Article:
Hood River County Commissioners have voted to participate as a plaintiff in the Hood River Valley Residents Committee’s lawsuit against the U.S. Forest Service seeking to compel that agency to complete the Mt. Hood Meadows/Government Camp land exchange. County Administrator David Meriwether says the County wants to see this settled, and Commissioners felt they would best served by having a seat at the table. The land swap was negotiated by the Residents Committee, Mt. Hood Meadows, and others seven years ago to protect the forestland. In exchange for 120 acres of developable national forest land near Government Camp on the mountain’s southwestern slope, Mt. Hood Meadows agreed to abort plans for a resort on Cooper Spur and turn its 770-acre land holdings over to the Forest Service. Congress in 2009 gave the Forest Service 16 months to complete the trade, but numerous delays have held it up, most recently over some environmental protections. A Mount Hood National Forest spokesperson said when the suit was filed in U.S. District Court in Portland last month that legal processes have kept progress slow.
Hood River City Councilors reached consensus on approving strategies dealing with creating more affordable workforce housing, sending them on to municipal staff to begin to develop proposals for making them happen. The Council dealt with three different areas, including increasing the efficiency of land use within the Urban Growth Boundary, developing affordable housing, and regulating and managing short-term rental housing. A large part of the discussion centered on short-term housing, with one strategy calling for an evaluation of options to limit the number of short-term rentals. Mayor Paul Blackburn says it was the hardest question to deal with, adding they don’t want to take away what already exists but they do want to retard future growth. City staff will now work on studying options to implement the strategies, and will bring them to the municipal planning commission and the Council over the next few months.
Phase 1 of the East Scenic Drive Stabilization project in The Dalles has been completed. It corrects a shallow embankment failure that was occurring in the area by constructing 550 lineal feet of retaining wall and installing a storm water drainage system along Scenic Drive. The paving that was done in the project area is a thin temporary layer that will be replaced when Phase 2 takes place in three to five years. It will provide for the construction of another 525 feet of retaining wall along with some associated underground utility system repairs. At that time new curbs and sidewalks will be constructed throughout the entire project area and the street will be repaved to match the new curb elevations. City officials note this embankment failure is not a reactivation of the historic Kelly Avenue landslide.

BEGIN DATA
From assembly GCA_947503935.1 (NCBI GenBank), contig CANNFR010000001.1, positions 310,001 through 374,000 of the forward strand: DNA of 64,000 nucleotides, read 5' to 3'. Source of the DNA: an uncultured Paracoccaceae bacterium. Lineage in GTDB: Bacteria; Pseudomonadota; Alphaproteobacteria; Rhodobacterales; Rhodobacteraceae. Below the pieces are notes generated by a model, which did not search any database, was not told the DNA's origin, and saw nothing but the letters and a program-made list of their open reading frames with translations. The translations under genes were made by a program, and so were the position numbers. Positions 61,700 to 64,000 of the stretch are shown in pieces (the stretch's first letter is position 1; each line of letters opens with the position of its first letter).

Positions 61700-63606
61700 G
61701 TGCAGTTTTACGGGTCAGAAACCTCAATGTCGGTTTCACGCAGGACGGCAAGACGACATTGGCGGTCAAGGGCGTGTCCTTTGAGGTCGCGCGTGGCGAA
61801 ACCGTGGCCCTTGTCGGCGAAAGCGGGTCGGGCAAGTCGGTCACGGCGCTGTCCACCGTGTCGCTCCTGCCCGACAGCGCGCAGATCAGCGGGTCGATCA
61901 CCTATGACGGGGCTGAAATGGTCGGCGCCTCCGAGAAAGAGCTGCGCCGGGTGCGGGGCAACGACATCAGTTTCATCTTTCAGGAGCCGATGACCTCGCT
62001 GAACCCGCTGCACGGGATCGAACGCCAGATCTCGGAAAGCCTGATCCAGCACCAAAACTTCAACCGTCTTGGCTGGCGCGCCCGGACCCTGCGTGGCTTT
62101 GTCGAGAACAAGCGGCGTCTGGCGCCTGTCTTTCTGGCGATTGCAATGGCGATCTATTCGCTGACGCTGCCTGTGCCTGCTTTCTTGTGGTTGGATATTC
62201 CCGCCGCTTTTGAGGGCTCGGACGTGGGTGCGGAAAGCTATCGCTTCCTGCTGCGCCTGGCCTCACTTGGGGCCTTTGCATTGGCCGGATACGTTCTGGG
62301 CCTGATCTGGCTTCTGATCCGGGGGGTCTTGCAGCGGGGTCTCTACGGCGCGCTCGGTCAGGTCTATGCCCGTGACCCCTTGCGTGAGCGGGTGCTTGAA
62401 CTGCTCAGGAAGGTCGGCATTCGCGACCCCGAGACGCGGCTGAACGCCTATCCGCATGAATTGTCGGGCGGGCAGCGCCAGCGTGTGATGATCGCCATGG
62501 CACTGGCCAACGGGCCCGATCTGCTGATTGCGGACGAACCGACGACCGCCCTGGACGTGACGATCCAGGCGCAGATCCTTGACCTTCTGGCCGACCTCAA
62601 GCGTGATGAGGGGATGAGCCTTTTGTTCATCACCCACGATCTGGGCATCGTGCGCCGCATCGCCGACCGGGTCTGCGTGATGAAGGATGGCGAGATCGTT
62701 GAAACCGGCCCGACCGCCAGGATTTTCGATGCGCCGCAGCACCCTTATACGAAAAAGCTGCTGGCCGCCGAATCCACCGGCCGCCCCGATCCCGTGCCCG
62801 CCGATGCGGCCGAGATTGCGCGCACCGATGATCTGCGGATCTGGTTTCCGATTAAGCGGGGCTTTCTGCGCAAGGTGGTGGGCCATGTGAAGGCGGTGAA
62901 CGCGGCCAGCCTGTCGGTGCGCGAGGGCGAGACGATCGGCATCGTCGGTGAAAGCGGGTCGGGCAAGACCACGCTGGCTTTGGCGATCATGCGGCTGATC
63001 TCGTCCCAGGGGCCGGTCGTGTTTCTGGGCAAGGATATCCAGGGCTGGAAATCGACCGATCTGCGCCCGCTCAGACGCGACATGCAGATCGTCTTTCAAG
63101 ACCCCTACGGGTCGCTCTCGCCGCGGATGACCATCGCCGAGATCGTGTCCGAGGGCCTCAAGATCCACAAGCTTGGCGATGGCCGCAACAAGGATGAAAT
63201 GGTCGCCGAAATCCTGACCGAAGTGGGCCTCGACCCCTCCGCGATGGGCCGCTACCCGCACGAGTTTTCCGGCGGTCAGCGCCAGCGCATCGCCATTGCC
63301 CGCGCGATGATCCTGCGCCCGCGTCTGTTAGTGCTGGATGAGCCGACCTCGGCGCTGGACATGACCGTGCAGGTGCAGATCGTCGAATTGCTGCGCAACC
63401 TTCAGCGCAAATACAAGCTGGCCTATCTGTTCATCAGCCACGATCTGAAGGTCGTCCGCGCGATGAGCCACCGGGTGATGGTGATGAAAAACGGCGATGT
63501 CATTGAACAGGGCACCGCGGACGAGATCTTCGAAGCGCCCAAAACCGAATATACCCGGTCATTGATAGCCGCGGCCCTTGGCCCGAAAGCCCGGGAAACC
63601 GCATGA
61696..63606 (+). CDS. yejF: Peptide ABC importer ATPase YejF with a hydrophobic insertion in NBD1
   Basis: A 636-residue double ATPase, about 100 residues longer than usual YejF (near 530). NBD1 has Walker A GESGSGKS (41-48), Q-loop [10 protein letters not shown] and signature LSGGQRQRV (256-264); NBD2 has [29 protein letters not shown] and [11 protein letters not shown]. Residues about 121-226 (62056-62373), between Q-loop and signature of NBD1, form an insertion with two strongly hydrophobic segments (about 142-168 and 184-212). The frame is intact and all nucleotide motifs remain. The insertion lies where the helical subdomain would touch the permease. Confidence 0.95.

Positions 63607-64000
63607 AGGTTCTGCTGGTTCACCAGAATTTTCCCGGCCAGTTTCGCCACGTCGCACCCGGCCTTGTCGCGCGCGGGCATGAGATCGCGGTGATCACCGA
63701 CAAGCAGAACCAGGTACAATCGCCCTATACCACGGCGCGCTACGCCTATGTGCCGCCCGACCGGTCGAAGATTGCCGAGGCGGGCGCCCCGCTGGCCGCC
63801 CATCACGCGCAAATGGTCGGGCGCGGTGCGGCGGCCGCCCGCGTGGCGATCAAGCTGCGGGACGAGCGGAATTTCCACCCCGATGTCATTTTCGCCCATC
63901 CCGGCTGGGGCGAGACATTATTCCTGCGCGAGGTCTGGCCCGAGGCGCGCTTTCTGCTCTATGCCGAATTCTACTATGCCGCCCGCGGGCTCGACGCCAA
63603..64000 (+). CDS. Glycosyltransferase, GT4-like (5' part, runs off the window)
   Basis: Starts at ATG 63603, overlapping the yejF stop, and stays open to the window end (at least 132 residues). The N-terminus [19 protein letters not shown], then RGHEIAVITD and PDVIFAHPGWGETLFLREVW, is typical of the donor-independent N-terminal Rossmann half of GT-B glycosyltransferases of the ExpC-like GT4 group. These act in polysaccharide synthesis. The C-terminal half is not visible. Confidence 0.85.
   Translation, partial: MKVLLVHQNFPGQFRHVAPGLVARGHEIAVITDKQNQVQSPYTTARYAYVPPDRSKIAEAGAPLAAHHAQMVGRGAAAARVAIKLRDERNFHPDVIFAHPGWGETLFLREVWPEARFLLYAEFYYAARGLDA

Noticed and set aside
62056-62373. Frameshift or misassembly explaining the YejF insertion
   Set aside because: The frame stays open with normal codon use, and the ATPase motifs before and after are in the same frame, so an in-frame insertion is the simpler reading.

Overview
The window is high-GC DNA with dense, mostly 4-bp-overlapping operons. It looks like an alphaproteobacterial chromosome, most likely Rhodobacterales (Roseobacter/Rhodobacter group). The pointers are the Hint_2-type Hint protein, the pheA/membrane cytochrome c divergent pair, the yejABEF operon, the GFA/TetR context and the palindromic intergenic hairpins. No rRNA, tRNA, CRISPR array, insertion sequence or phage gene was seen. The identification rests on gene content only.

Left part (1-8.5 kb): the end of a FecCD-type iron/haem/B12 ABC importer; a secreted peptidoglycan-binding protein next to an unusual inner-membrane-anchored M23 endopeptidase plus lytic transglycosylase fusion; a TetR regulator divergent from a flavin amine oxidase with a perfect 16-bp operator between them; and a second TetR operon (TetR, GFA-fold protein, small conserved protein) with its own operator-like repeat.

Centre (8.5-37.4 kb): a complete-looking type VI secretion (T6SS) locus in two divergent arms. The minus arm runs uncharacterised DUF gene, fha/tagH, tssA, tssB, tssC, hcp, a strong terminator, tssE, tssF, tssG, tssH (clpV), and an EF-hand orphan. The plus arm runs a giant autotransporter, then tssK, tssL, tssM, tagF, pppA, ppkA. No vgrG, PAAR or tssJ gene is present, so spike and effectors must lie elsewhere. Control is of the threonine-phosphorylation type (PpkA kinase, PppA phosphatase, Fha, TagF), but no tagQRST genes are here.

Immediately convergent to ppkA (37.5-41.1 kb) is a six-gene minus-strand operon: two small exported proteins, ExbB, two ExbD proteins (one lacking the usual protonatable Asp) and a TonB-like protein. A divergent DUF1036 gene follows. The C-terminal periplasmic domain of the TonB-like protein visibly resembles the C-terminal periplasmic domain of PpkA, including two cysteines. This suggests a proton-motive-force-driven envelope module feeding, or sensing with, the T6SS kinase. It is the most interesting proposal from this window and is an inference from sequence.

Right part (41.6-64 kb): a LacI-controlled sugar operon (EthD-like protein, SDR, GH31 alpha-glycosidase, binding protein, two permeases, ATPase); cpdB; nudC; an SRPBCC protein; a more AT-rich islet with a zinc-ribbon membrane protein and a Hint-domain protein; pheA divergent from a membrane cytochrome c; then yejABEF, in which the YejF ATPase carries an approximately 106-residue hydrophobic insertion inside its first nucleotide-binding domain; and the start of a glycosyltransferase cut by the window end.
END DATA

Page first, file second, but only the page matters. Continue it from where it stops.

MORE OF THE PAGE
Containment of the County Line 2 Fire on the Warm Springs Reservation is up to 31 percent. That fire has burned 61,735 acres. As of Tuesday morning, all Warm Springs Reservation evacuation advisories were reduced to Level 1 except for Tenino Road, which remains at Level 2 from mile post 1 to mile post 7. Crews today will continue with structural protection and direct and indirect line construction, and strengthening containment lines. Firefighters continue to look for opportunities to build containment lines in the steep, tough to access terrain in canyon bottoms and proceed with operations in those areas if possible. Because of progress made on the northeast and east sides of the fire, crews will begin to concentrate on the southwest, which still has heavy fuels including timber. On the northeast side of the fire, crews are patrolling burned areas in and around structures. Three residences have been reported destroyed along with one other structure. The cause of the fire reported Wednesday afternoon remains under investigation.
The Cougar Creek Fire north of Glenwood is now listed at 20 percent containment. The fire grew by 100 acres on Monday to 22,600 acres. Fire movement Tuesday was expected to be to the north along Mt. Adams’ east aspect, fueled mainly by bug-killed lodgepole pines. Fire crews will be looking to strengthen lines along the west and south flanks, continue line construction and burnout along the east flank, and scout line locations to the north. Scattered homes north of Glenwood remain under a Level 1 evacuation advisory, while all Washington State Department of Natural Resources lands and recreation sites within the Glenwood block and the south climb and all other trails on the south and east sides of Mt. Adams between Forest Road 23 at Williams Mine to the eastern boundary of the Gifford Pinchot National Forest are all closed.